Frequently Asked Questions

What is the difference between the Garrison Center and the Garrison Institute?

The Garrison Institute on Aging (GIA) is the cornerstone to the Texas Tech University Health Sciences Center aging initiative. The GIA addresses the health issues of a rapidly aging population through research, education, and healthcare programs. It was developed as a collaborative, interdisciplinary initiative by leaders in the Health Sciences Center Schools of Allied Health Sciences, Medicine, Nursing, and Pharmacy in 1999. To learn more visit:

The Mildred and Shirley Garrison Geriatric Education and Care Center, commonly referred to as the Garrison Center, is a 120-bed teaching nursing home on the Texas Tech University campus owned and operated by the Sears-Methodist Retirement System. It provides residential care, specialized dementia care, and skilled nursing care in Lubbock and the surrounding region. The Garrison Center serves as a clinical training and research site for Health Sciences Center faculty and students.

Why do we need an Institute on Aging?

As the Babyboom generation heads rapidly towards retirement, the United States population will experience an unprecedented change within 15 years when 20% of Americans will be over age 65. Already the fastest growing segment of the population is people aged 85 and over. This aging population is more likely to suffer from multiple chronic health conditions with geriatric medicine and long-term care becoming an increasingly important component of the healthcare system. Currently 1 in 10 people over age 65 and nearly half over age 85 are affected by Alzheimer's disease. The Garrison Institute on Aging was established to help older adults age successfully and extend their years of quality life through research, education, and specialized geriatric healthcare programs. From investigating causes of neurodegenerative diseases, to seeking answers for patients and families dealing with Alzheimer's disease, to preparing healthcare professionals for the growing demands of geriatric care, the Garrison Institute on Aging is addressing the health issues of an aging population.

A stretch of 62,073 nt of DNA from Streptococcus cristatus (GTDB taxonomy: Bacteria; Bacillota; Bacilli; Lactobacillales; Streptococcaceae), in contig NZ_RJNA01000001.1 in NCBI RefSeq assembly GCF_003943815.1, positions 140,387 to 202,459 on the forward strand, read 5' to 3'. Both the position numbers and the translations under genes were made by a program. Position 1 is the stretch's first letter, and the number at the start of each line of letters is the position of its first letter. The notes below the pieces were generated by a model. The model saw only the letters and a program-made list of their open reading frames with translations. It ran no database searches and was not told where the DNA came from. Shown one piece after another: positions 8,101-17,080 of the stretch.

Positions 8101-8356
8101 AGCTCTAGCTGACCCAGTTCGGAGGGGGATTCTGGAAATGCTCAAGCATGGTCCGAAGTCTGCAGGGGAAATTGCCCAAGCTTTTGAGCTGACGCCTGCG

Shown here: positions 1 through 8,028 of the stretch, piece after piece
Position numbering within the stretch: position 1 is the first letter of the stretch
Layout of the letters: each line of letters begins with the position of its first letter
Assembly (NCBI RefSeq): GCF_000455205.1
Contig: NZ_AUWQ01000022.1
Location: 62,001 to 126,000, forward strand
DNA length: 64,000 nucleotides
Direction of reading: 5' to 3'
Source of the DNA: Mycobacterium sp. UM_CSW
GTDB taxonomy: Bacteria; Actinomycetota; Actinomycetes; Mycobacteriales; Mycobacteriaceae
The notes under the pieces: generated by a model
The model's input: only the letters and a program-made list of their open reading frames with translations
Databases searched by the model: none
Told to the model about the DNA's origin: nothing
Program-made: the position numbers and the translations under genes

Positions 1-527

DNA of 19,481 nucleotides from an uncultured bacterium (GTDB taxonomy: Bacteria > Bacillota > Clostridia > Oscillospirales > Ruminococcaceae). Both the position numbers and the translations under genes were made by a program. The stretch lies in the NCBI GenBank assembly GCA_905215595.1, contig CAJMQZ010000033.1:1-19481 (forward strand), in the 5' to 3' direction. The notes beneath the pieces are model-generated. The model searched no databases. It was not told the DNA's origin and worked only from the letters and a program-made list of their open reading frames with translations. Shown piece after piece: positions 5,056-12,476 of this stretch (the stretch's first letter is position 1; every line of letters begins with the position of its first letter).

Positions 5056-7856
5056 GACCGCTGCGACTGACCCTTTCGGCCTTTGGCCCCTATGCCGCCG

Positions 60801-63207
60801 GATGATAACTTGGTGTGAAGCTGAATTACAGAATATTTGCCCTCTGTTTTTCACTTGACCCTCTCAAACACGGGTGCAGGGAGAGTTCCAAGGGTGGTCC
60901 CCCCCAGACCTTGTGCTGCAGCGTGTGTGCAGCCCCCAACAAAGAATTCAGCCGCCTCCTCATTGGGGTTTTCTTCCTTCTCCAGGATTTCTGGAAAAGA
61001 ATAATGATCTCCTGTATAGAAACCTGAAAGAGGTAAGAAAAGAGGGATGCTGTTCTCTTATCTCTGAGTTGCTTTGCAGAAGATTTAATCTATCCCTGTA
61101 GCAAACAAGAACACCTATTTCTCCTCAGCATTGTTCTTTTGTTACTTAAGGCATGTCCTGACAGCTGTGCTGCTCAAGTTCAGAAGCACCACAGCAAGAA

Where are you located?

The Garrison Institute on Aging is located in the Texas Tech Medical Center Southwest in Lubbock, Texas near south Quaker Avenue and Loop 289 (6630 S. Quaker, Suite E). The GIA Research Division also maintains office and laboratory space in the Lubbock Health Sciences Center (3601 4th Street, Room 4A124).

The Garrison Center is located across the street from the Lubbock Health Sciences Center at 3710 4th Street, Lubbock, Texas.

How can I support the the Garrison Institute?

To support research in aging and Alzheimer's disease, training programs for family caregivers, educational programs for seniors, health care professionals, and students, or other initiatives go to or call 806-743-7821 for more information.

Who is a caregiver? Where can I get more resources and information?

A caregiver is a person providing ongoing care for a loved one. Caregivers may be any of the following: spouses, parents, siblings, nieces, nephews, grandparents, friends, or any relatives who provide a wide range of help for older individuals or grandchildren.

One of the best resources for caregiver assistance and information is the Area Agency on Aging (AAA). The Area Agency on Aging of the South Plains serves the 15 counties that surround Lubbock. For more information about the Area Agencies on Aging in this region - and for helpful caregiving tips, publications, and links to other caregiver resources - visit the West Texas Cares website at